The road to Rutherglen
There are grapes, good food and a golden past at this north-eastern town with the lot.
It was meant to be a year off. Eliza Brown, then aged 28, left her successful advertising career in Melbourne to work for her father, winemaker Peter R. Brown.
“Dad rang me up one day when it was wet and I was stuck in traffic and said, ‘how do you feel about doing a year up here at Rutherglen?’”
Her father had bought the historic All Saints Estate winery in north-eastern Victoria in the early 1990s and, more recently, acquired nearby St Leonards Vineyard from his brothers (of Brown Brothers fame). Eliza said yes.
Sixteen years later she is still here, running both wineries with her siblings Angela, 42, and Nicholas, 38. “I had all the intention at the start to go back to Melbourne but I kind of fell in love up here with the industry and, I suppose, the romance of it all.”
Although, she hastens to add, it’s not all been beer and skittles. “It’s a changing environment. You’re not just dealing with wine, you’re dealing with the weather and people, and hospitality – but it’s a really nice industry to work in.”
In 2005, her decision to stay was sealed by the tragic death of her father in a motorbike accident. Eliza, Angela and Nick thought about selling but opted instead to take the plunge and run the wineries themselves.
Rutherglen’s rich gold-flecked past attracts its share of history buffs.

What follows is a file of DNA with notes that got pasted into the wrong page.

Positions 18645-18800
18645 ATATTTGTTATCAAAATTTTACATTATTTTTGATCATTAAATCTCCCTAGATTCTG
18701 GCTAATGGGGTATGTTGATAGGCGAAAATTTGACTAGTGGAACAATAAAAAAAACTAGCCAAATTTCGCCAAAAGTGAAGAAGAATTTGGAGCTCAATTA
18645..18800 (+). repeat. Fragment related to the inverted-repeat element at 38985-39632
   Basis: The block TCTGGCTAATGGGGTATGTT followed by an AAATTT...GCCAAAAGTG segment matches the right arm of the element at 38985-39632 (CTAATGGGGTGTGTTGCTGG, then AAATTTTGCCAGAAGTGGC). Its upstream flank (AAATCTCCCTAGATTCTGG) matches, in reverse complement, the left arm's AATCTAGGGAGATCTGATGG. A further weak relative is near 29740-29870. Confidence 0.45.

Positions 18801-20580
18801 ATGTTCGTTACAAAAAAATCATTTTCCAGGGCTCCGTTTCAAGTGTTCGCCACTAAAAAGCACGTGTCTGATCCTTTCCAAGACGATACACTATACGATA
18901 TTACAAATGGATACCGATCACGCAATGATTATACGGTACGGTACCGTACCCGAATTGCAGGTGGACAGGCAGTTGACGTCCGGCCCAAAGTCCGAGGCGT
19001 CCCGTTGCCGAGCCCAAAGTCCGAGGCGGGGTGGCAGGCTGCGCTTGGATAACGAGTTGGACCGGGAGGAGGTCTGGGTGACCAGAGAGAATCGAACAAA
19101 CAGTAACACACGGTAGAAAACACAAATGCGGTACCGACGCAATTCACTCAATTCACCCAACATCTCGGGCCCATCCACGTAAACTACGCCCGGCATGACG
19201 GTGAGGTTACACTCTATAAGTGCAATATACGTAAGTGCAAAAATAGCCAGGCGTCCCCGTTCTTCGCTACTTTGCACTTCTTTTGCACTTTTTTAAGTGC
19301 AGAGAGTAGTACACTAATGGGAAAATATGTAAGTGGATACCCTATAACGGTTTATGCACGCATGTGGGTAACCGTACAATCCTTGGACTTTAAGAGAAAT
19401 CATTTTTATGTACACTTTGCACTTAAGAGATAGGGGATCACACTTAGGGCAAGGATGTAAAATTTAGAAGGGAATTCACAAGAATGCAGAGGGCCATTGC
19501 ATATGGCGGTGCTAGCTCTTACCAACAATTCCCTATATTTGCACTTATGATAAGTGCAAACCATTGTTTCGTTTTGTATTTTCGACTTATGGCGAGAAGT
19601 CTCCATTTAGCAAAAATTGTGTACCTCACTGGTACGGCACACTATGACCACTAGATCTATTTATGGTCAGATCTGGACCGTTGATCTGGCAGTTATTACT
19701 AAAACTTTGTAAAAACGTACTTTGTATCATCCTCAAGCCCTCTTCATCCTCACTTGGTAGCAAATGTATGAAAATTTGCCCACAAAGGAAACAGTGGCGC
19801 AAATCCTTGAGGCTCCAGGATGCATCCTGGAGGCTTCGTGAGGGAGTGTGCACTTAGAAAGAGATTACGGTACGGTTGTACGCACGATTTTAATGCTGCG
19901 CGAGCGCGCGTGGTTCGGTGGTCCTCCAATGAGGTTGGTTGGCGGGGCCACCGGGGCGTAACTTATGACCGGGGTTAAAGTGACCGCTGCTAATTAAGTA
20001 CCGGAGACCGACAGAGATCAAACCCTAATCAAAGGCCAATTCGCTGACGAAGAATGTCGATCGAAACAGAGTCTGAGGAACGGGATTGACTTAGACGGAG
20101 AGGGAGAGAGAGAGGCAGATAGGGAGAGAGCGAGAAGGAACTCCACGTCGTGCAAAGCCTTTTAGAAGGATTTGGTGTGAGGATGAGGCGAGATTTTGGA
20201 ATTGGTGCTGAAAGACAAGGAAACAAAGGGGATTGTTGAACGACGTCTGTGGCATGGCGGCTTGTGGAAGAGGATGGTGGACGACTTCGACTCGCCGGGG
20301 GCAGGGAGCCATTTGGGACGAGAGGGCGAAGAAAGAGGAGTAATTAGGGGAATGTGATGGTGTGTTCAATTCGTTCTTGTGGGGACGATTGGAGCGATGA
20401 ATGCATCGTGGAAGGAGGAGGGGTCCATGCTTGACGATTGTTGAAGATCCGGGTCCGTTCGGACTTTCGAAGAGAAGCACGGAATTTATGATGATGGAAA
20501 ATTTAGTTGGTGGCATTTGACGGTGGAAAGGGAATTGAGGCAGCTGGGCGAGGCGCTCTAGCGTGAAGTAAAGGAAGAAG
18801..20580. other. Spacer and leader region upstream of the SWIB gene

Rutherglen is famous for five and even six-generation family winemakers, who specialise in bold Durifs, world-renowned fortifieds and interesting French varietal table wines. The first vineyards were planted here in the 1850s and, by 1890, the region was producing a quarter of Australia’s wine, much of it for export.
But then an outbreak of root-destroying phylloxera struck in the late 1890s and the winemakers had to start afresh, with disease-resistant root stock imported from California.
While many visitors from Melbourne (three hours’ drive away) and nearby NSW flock here to visit the 19 small wineries dotted around town, Rutherglen’s rich gold-flecked past attracts its share of history buffs, too. The precious metal was discovered here in 1860 and, within weeks, the town swelled with prospectors.
“I’m intrigued by the gold history,” says Mandy Jones, a fifth-generation winemaker and local historian, standing in her cellar door restaurant at Jones Winery.
“Just out the road that way, on the way to Albury-Wodonga, there was a settlement of 2000 people and there were 22,000 in Rutherglen at the time. They needed a lot of miners because it wasn’t surface gold it was underground,” Mandy says. “They had that many people working in the grazing properties and as miners that they used to play football on Saturdays and Sundays. There was a huge population.”